The proposed legislation was introduced as a Notice of Ways and Means Motion to Parliament and is not yet in the form of a tax bill. Parliament commenced its summer recess, so this legislation will not pass as a tax bill until later this summer. Furthermore, since the consultation period for this legislation ends September 16, 2019, it is unlikely that further details on these important definitions will be determined before late summer or early fall of 2019.
Affected companies may want to consider the following in readiness for January 2020:
- Additional stock option grants prior to the effective date of the new rules,
- Amend Plans to maintain the maximum stock option deduction for employees under the new rules, such as allowing options to vest over a number of years to benefit from the $200,000 annual cap, where possible.
- Develop internal processes for tracking several tranches of stock options qualifying for the differentiated tax treatment, and attaining readiness for the new compliance requirements regarding grant reporting.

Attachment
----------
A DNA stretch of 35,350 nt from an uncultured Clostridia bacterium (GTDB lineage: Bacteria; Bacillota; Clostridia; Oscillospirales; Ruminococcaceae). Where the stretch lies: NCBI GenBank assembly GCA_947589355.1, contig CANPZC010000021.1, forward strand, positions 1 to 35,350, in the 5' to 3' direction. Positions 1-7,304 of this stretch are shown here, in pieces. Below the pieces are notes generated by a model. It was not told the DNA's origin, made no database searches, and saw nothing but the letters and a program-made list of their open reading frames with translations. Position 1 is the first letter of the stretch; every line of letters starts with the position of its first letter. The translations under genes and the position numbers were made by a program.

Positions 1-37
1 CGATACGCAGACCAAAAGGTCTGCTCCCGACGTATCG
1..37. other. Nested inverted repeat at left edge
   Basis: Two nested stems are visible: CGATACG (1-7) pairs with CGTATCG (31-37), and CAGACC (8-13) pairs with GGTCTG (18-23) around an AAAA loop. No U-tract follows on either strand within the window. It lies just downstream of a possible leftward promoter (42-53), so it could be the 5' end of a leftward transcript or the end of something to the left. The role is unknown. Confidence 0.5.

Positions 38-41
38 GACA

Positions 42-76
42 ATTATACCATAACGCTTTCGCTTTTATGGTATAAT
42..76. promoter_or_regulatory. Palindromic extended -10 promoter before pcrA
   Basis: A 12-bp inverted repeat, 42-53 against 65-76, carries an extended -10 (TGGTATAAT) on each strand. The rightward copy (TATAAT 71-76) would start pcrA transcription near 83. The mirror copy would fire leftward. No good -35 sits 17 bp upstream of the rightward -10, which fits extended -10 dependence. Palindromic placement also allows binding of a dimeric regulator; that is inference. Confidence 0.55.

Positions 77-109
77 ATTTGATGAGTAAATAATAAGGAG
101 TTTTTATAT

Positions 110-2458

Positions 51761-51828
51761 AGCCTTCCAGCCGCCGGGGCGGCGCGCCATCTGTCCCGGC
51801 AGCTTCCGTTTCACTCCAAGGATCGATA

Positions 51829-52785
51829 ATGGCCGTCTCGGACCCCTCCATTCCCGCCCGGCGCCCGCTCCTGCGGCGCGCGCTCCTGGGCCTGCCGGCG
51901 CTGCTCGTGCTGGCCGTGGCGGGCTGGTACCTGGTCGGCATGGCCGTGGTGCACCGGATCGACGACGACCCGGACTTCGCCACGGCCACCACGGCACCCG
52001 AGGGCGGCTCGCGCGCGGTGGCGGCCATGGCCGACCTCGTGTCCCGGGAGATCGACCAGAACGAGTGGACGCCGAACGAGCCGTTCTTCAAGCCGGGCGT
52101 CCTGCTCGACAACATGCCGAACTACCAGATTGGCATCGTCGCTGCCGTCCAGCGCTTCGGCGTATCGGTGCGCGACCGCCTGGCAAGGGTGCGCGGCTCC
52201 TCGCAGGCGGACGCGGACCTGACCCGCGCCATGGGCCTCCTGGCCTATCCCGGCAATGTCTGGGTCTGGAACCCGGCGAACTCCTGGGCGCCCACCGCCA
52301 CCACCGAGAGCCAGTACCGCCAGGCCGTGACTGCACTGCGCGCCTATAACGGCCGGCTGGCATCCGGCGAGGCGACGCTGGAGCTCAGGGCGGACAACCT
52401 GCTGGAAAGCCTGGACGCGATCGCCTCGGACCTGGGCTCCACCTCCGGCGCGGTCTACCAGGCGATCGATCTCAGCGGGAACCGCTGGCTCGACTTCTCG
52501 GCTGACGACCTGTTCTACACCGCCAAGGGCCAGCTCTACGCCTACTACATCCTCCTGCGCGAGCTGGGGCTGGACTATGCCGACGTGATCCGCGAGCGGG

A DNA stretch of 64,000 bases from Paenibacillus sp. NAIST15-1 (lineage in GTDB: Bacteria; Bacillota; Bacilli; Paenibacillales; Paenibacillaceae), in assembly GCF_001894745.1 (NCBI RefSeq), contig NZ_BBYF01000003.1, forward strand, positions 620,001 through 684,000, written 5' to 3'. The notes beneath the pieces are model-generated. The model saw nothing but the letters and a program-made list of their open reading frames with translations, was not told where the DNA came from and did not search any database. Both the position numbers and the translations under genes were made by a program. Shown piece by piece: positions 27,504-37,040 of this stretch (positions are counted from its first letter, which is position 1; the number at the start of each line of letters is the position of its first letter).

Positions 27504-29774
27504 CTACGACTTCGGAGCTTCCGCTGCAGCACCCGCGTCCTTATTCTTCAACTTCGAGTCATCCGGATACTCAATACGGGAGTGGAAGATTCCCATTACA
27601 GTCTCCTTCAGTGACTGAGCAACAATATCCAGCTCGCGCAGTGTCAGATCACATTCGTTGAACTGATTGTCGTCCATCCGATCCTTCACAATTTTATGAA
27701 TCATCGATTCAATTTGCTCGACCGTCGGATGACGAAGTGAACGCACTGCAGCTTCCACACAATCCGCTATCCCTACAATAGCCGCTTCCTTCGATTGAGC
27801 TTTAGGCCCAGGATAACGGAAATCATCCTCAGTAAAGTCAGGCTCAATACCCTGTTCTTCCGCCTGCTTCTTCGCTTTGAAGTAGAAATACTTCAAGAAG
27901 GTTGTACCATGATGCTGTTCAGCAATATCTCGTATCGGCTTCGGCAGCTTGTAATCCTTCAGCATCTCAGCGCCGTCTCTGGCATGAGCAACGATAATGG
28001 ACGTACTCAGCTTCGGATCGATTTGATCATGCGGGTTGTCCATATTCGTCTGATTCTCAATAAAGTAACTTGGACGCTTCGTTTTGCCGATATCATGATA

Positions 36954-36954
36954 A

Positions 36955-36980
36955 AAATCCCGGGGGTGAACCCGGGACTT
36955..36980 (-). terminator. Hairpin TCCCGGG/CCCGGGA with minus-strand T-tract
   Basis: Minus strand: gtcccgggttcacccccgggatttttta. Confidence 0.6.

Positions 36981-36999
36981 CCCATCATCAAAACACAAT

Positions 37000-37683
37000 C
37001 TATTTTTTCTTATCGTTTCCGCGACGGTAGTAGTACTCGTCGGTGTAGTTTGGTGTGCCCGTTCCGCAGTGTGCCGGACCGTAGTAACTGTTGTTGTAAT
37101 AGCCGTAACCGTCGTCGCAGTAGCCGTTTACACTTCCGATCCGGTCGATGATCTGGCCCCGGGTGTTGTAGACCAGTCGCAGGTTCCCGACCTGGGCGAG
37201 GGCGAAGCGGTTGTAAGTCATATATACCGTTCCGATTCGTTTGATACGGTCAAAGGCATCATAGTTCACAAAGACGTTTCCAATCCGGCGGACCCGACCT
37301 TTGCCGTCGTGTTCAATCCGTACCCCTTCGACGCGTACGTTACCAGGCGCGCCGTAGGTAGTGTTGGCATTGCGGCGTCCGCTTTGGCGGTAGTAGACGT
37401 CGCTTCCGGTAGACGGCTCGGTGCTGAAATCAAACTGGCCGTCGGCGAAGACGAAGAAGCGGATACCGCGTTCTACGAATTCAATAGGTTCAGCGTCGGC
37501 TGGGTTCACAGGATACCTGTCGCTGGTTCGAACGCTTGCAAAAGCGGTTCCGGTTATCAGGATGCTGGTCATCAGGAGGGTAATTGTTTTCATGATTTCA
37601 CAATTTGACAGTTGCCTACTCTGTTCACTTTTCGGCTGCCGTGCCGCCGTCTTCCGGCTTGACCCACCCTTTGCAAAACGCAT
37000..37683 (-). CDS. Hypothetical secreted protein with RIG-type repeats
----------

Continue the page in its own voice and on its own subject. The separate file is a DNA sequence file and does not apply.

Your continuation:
- Assess how to update the tax withholding rates for stock options going forward with your stock plan administrators. This will need to tie in with the tracking approach that is developed.
1 See the June 17, 2019 Department of Finance News Release “Government of Canada to Make Tax System Fairer, Launches Consultations on Stock Options.” Readers can also find at that link, the related Notice of Ways and Means Motion and a Department of Finance “Backgrounder.”
This article is excerpted, with permission, from “Finance Reveals More Details on Stock Option Deduction Cap,” in TaxNewsFlash-Canada (2019-29, June 19, 2019), a publication of the KPMG International member firm in Canada.
The information contained in this newsletter was submitted by the KPMG International member firm in Canada.